He was regarded as one of SEA’s best and Thailand was supposed to the dominant force in this region; but how come there’s no proof of that? How did a team with the likes of Crystal Palace and Everton trainee Teeratep Winothai, or Melbourne Victory duo Surat Sukha and Sutee Suksomkit, fail so badly?

In hindsight, a lot of the blame should be pointed at Worawee’s atrocious mismanagement of the FA and the national team. And unfortunately, as the best his generation has to offer, it was Datsakorn who got most the blame.

Disheartened to be slowly phased out throughout the 2016 season and in need of a new challenge, the mercurial midfielder returned on loan to BEC Tero Sasana at the start the 2017 campaign. “Being home” was supposed to ignite the fire in Datsakorn, but Tero was not the same club he once knew. Things turned sour quickly as the club finished a disappointing 14th place that season and another loan moved to 3rd tier Udon Thani FC, one of Muangthong’s proxy clubs, followed.

Having represented 3rd tier side Simork FC at the start of this season, Datsakorn was free to sign with anyone when the FA and the Thai League disbanded and withdrew the club from every competition due to financial misconduct (such as failing to pay players their players).

Many players, even the world-class ones, often find it tough to handle the decline in their career and Datsakorn is no different – at least in the beginning.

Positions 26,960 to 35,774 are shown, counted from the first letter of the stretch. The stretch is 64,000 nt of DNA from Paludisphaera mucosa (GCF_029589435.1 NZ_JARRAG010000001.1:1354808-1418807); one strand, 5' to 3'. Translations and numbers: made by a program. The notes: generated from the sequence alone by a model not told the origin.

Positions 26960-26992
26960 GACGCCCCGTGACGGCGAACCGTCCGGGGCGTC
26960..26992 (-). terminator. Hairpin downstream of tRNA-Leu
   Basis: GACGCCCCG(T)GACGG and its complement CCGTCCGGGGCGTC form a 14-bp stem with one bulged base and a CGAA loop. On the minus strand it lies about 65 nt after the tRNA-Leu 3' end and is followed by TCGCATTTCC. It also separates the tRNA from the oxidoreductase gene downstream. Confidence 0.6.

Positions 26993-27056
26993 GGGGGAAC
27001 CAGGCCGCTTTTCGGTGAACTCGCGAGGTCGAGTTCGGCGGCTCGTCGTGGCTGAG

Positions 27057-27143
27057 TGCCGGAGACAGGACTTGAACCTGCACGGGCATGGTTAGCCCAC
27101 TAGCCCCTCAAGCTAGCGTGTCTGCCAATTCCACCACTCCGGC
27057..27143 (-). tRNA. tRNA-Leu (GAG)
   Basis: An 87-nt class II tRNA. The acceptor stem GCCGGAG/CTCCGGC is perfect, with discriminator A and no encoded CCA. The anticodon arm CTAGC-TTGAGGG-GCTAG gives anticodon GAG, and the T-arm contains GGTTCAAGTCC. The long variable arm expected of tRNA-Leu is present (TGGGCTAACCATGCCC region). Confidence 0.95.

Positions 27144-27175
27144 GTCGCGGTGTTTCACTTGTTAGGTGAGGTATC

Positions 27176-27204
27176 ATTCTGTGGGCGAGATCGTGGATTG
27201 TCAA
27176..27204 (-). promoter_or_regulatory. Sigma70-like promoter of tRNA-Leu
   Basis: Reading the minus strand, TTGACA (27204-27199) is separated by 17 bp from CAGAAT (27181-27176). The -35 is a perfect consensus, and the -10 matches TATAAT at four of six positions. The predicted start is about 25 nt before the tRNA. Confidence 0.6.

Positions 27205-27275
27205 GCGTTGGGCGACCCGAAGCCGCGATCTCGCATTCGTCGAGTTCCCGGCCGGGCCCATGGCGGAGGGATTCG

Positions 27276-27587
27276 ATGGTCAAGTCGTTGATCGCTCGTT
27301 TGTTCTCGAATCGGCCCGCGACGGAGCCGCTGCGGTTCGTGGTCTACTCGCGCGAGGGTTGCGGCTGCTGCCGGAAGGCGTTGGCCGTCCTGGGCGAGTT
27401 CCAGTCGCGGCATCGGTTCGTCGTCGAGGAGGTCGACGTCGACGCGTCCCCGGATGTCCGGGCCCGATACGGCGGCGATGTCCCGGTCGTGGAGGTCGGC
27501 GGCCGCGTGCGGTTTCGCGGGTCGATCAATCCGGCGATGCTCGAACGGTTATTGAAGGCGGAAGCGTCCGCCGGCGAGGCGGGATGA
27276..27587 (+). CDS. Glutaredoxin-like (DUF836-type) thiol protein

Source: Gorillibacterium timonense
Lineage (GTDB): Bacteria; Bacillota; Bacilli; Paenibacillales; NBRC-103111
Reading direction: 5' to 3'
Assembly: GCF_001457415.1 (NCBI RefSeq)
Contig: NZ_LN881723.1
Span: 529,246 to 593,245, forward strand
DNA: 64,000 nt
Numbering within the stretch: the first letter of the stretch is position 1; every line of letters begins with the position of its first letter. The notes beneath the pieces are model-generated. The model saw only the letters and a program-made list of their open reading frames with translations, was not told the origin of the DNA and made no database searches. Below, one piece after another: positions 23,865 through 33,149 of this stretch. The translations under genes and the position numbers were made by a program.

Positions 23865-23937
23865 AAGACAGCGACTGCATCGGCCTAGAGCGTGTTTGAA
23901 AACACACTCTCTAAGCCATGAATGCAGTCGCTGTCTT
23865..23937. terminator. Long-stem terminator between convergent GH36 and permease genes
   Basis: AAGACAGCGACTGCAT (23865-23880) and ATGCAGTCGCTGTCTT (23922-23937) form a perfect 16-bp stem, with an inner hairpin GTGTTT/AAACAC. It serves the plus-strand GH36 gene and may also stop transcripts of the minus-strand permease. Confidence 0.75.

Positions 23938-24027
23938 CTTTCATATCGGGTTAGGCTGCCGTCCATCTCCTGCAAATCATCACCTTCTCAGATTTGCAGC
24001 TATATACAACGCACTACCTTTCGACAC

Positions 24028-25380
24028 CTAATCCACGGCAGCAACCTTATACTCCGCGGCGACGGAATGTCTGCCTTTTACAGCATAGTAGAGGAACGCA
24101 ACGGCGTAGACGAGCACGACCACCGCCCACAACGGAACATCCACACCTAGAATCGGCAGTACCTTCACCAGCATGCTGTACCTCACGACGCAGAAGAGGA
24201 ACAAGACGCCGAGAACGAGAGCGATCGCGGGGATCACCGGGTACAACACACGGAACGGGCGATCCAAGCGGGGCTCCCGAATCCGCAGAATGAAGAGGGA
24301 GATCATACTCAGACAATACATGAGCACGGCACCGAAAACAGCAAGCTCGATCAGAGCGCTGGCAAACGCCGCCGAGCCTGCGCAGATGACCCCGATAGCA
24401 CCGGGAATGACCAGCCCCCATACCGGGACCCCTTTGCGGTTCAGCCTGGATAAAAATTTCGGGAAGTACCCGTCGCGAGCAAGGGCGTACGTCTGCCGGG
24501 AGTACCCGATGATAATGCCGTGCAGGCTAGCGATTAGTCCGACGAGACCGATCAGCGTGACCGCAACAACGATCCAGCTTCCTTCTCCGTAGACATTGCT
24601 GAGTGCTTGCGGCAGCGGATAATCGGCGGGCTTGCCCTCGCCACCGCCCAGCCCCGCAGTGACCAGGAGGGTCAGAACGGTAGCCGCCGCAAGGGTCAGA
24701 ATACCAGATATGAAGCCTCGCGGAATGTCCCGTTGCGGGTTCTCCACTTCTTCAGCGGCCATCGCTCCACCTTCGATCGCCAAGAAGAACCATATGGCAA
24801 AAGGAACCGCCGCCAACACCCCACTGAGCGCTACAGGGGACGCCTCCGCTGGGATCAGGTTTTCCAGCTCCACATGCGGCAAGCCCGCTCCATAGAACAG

There is a sense that the man Chonburi just signed is a different man than the one they used to hate. Datsakorn is no longer “The Dynamic Kid” showcasing his raw talent to the world. No longer the primadonna trying to justify his wages with egotistic manner nor the hot-headed, over-pressured national team captain.

The player Chonburi signed is a guy who has been there and done it all. Someone who understands that he might not start every game, and the greatest thing he has to offer now is his experience.

Chonburi FC’s jekyll and hyde performances might have something to do with the young nature of their squad. Surely, having an experienced head like Datsakorn in and around future stars such as Worachit Kanitsribampen or Saharat Sontisawat wouldn’t do any harm.

Now in the later stage of his career, it seems all Datsakorn want is to enjoy doing what he loves with the people he likes. He needs to feel loved and part of the group. The fact that he is “besties” with Shark legend Therdsak Chaiman and knew the current backroom staff pretty well already definitely played a major part in the decision.

“I am honoured to be given the chance to represent this club” said Datsakorn, with a hint of shyness on his face “From now on, I’m wearing blue”

The majority of Chonburi fans may probably find it weird watching a 35-year-old Datsakorn dictate play, spreading passess around the Chonburi Stadium. That is not wrong, Datsakorn may probably feel the same too.

However, we should look at this from a more holistic view. This is a Thai football modern great. A man who has come full circle on his footballing journey. Through ups and downs he has made Thailand proud on both club and international levels. Once the finest player in the league, he dipped his toe into the lower divisions and is now looking for peace, playing for his good friends, at one of his previous rival club.

It’s highly unlikely Datsakorn will hang his boots with Chonburi FC. Yet, that doesn’t mean he couldn’t leave his mark on the club, players, staffs or fans just like everywhere else he went. A poetic twist to the final chapter of an incredible career.